This time they have gone too far. You mark my words: they will pay for it.

I didn’t complain when they cut back on the school milk program. I wrote only two mild letters when they attacked Bible reading and prayer in the public schools. But this time, I am really worked up.

The courts have forced The Lone Ranger to take off his mask!

Those of us who remember when the West was young simply will not tolerate this judicial mayhem. The next thing you know, they’ll force Orphan Annie to get pupils in her eyes and Superman to stay out of telephone booths.

I was unable to get to the Masked Man for an interview, but I did spend a few minutes with the Great Horse Silver. He was prancing around in great excitement and seemed to be pleased with the action of the court.

“You seem to be feeling your oats today,” I remarked. “Are you really happy over the court decision?”

“Of course I am!” he replied. “It’s about time they made him take off his mask.

“But, why? Without his mask, he isn’t The Lone Ranger.”

“And that’s good! Now maybe the crowds will start paying attention to me. He can get along without a mask, but where would he be without a horse?”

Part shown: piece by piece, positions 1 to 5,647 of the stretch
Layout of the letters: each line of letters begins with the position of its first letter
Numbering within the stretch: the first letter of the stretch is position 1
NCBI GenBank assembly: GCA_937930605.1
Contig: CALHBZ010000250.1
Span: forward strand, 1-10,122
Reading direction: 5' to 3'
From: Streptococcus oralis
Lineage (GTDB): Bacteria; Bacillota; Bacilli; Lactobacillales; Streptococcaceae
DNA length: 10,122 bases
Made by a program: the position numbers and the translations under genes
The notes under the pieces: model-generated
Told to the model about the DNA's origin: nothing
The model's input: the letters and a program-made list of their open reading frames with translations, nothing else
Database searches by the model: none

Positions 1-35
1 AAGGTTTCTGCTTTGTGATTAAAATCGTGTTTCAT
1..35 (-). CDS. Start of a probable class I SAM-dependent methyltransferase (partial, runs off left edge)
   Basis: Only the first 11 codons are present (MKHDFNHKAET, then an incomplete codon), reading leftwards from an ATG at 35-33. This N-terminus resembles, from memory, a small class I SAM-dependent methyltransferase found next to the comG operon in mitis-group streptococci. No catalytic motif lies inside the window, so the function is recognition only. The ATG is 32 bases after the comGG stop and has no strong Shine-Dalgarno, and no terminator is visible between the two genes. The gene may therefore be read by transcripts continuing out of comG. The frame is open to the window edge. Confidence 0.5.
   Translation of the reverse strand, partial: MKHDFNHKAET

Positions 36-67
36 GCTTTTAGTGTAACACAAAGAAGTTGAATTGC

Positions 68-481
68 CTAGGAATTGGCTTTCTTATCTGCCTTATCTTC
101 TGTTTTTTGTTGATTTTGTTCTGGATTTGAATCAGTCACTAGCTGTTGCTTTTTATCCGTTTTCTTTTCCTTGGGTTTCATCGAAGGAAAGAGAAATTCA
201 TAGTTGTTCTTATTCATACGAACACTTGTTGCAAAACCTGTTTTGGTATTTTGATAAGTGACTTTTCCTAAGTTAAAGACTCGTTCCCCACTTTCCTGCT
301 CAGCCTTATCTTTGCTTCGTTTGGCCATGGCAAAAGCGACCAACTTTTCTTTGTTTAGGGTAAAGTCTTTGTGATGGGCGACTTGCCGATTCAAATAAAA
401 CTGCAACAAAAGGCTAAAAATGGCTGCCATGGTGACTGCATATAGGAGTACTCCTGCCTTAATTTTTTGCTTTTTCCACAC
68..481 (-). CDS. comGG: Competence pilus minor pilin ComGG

“So you feel he’s been taking all the glory all these years?”

“Absolutely! And just think of what I’ve had to go through. How would you like to hear ‘Hi ho. Silver!’ shouted in your ears day after day? I always had to run faster than the other horses, and that so-called fast draw of his was only a trick. They’d stop the cameras for him.”

“I see. You think that without his mask, he’ll have to develop some real skills to hold his own.”

“That’s right. He needs to quit horsing around (if you’ll excuse the term) and come to grips with reality. In a couple of more years, he won’t even need a mask. The bags under his eyes will do the job.”

“In other words, you think there’s too much masquerading in show business.”

“Far too much. Why, Lassie is a male! And Peter Pan was played by a lady who happened to be a grandmother. Let the masks come off! Just don’t remove the feedbags.”

Come to think of it, there is coming a day when all masks will come off, and we will be revealed as we really are. Maybe Silver has some horse sense after all.


Splashy Churches?

The articles by Ron Sider and Tom Howard (“Cautions Against Ecclesiastical Elegance” and “Expensive Churches: Extravagance for God’s Sake,” Aug. 17) make some powerful points. To wit: in building a church one may not forget other continuing obligations; in the worship of God one just does not count or compare certain costs.

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Denver, Colo.

Since the congregation of which I am a lay pastor decided to sell its church building and move to an interracial house church model, I see Sider’s article as more biblically authentic.

The American evangelical church might humbly learn some lessons from the social movement, Alcoholics Anonymous. AA took steps to forbid institutionalization and professionalization. It owns no buildings, keeps no membership statistics, and has no professionals running the organization. Lay persons run the movement. Almost all time and energy is spent on their message and mission.